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Define custom operations on primitive types [message #60171] Mon, 04 August 2008 05:10 Go to next message
Laurent Goubet is currently offline Laurent Goubet
Messages: 1625
Registered: July 2009
Senior Member
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Hi Christian,

For the purpose of implementing the MTL specification, we need to
provide custom operations on OCL primitive types. An example of this
would be the "substritute(String, String)" operation on the primitive
type "String" (which is no more than a "replaceAll").

I wanted to provide these operations by defining them in a model
(inventively called mtlstdlib.ecore). I then used a "load resource" with
the URI "http://www.eclipse.org/ocl/1.1.0/oclstdlib.ecore" in order to
be able to simply reference the primitive types in the ecore editor.

Then I created a java Class MTLStandardLibrary which is in charge of
loading this model and returning all the operations of a given
classifier (String for this example) as well as a custom implementation
of an EcoreEnvironment which calls :
addHelperOperations(getOCLStandardLibrary().getString(),
getMTLStandardLibrary().getExistingOperations(getOCLStandard Library().getString()));
in order to let the parser know of these operations.

This seems to go fine and the parser sees my operation in the list of
candidates when it tries to find it through
TypeUtil#findOperationMatching() ... yet it does not accept it as the
matching operations since TypeUtil#matchArgs() fails. The OCL standard
library's "String" primitive type and the one in the oclstdlib.ecore
instance that was loaded in the resourceset of my custom lib are distinct!

I was then wondering ... is it intended to be possible to provide custom
operations without building the model "by hand" to provide them? I
managed to have the parser recognize my operation by loading
mtlstdlib.ecore as such :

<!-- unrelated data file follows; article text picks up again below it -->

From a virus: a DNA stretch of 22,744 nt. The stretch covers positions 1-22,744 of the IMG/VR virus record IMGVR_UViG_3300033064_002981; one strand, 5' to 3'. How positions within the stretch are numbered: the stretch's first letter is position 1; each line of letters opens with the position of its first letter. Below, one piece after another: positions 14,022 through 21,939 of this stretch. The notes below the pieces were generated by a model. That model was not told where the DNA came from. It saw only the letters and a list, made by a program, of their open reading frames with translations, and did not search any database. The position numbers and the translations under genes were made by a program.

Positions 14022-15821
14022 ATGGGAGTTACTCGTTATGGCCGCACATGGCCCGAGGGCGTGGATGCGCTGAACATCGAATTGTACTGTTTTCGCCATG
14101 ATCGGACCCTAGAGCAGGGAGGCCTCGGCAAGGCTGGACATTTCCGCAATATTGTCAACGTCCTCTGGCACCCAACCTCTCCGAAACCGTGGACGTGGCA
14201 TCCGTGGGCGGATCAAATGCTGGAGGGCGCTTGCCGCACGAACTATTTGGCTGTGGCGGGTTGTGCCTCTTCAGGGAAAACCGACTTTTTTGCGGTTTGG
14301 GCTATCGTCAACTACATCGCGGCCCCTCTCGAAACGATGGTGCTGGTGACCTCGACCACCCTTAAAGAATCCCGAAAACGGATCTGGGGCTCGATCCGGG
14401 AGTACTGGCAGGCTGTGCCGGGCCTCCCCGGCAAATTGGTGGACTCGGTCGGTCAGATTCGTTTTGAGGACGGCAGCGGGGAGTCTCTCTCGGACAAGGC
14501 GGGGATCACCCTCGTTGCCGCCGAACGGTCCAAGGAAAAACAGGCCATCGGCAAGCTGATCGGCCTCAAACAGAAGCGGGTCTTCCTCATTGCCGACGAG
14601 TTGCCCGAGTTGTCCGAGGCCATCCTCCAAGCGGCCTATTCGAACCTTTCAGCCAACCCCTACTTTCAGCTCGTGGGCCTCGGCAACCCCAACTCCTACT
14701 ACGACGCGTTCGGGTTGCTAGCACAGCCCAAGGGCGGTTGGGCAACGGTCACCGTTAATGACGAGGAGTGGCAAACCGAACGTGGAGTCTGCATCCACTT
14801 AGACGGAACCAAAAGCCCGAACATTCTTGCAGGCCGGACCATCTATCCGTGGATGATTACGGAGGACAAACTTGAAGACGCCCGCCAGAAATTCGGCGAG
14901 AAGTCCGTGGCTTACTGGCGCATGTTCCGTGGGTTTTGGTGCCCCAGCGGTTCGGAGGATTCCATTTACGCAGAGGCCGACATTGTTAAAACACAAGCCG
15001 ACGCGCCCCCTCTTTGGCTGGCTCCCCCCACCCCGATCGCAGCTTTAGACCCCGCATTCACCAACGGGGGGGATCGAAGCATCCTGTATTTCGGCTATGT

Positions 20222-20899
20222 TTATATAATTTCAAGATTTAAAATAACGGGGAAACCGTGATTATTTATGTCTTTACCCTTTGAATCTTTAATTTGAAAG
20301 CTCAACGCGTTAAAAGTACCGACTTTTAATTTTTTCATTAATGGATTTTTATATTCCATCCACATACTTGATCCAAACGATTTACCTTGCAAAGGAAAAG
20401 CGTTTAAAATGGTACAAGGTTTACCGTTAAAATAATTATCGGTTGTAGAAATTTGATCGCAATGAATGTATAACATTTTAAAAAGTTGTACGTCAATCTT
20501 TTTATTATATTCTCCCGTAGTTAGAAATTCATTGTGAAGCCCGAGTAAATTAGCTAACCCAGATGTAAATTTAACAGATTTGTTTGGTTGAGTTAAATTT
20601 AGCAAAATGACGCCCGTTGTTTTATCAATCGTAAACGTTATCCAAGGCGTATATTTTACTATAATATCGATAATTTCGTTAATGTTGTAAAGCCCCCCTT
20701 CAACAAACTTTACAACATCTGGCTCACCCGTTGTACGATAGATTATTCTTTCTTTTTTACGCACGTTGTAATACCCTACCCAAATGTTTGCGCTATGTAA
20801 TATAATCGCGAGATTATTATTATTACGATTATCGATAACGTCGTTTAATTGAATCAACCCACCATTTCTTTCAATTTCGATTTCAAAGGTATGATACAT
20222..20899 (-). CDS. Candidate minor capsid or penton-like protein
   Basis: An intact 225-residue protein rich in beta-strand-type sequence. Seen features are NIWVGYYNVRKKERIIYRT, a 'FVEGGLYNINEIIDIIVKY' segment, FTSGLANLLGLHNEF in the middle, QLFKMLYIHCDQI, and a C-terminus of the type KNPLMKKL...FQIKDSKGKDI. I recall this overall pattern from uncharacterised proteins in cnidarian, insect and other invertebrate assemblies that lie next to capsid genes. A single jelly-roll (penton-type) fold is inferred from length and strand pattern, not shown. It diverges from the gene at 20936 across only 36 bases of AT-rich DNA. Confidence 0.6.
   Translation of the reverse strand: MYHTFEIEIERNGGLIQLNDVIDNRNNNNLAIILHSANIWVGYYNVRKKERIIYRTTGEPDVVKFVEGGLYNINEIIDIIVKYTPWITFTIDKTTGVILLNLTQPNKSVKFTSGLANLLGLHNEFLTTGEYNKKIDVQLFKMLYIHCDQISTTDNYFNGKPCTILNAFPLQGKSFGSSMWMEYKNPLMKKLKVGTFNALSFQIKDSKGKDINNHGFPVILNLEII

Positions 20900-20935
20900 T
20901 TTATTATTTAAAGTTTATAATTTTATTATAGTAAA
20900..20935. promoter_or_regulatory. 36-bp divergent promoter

ResourceSet resourceSet = new ResourceSetImpl();
Resource oclStdLibResource =
environment.getOCLStandardLibrary().getString().eResource();
resourceSet.getResources().add(oclStdLibResource);

try {
stdLibPackage = (EPackage)ModelUtils.load(URI.createURI(NS_URI),
resourceSet);
// This ensures we have all links to the OCL standard lib resolved
EcoreUtil.resolveAll(stdLibPackage);
[...]

which means I needed to put the oclstdlib instance of my environment
within the resourceSet of the model providing my own standard lib and
resolve all links to it so that EMF resolves its link toward it via that
particular instance. I cannot remove it from the resourceSet afterwards,
else links toward it would be proxified and a new instance (distinct
from the environment's!) loaded when resolving them.

How would be the "accurate" way of providing such EOperations while
still allowing the user to easily see them (hence the .ecore file)?

Regards

Laurent Goubet
Obeo

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--------------040802090600080603040304--
Re: Define custom operations on primitive types [message #60199 is a reply to message #60171] Mon, 04 August 2008 09:22 Go to previous messageGo to next message
Eclipse User
Originally posted by: cdamus.zeligsoft.com

Hi, Laurent,

See some replies in-line, below.

HTH,

Christian


laurent Goubet wrote:
> Hi Christian,
>
> For the purpose of implementing the MTL specification, we need to
> provide custom operations on OCL primitive types. An example of this
> would be the "substritute(String, String)" operation on the primitive
> type "String" (which is no more than a "replaceAll").

It seems that you are heading down a similar route as our colleagues in
the QVT implementations in the M2M project. The OCL parser was not
designed for extensibility of the standard library in this way, but
together we are working on improving that.


> I wanted to provide these operations by defining them in a model
> (inventively called mtlstdlib.ecore). I then used a "load resource" with
> the URI "http://www.eclipse.org/ocl/1.1.0/oclstdlib.ecore" in order to
> be able to simply reference the primitive types in the ecore editor.

The benefit, of course, of modeling the operations in this way is that
serialized OCL expressions can reference unique definitions of the
operations. However, as you have noticed, this is difficult in
practice, given how the OCL stdlib resource is managed.

If you aren't much concerned with serializing the AST, then an approach
that does work well is to simply re-define the operations as "additional
operations" in each root MTLEnvironment that you create. Every
serialization of this environment would repeat the operations, but maybe
this isn't cause for concern in MTL.


> Then I created a java Class MTLStandardLibrary which is in charge of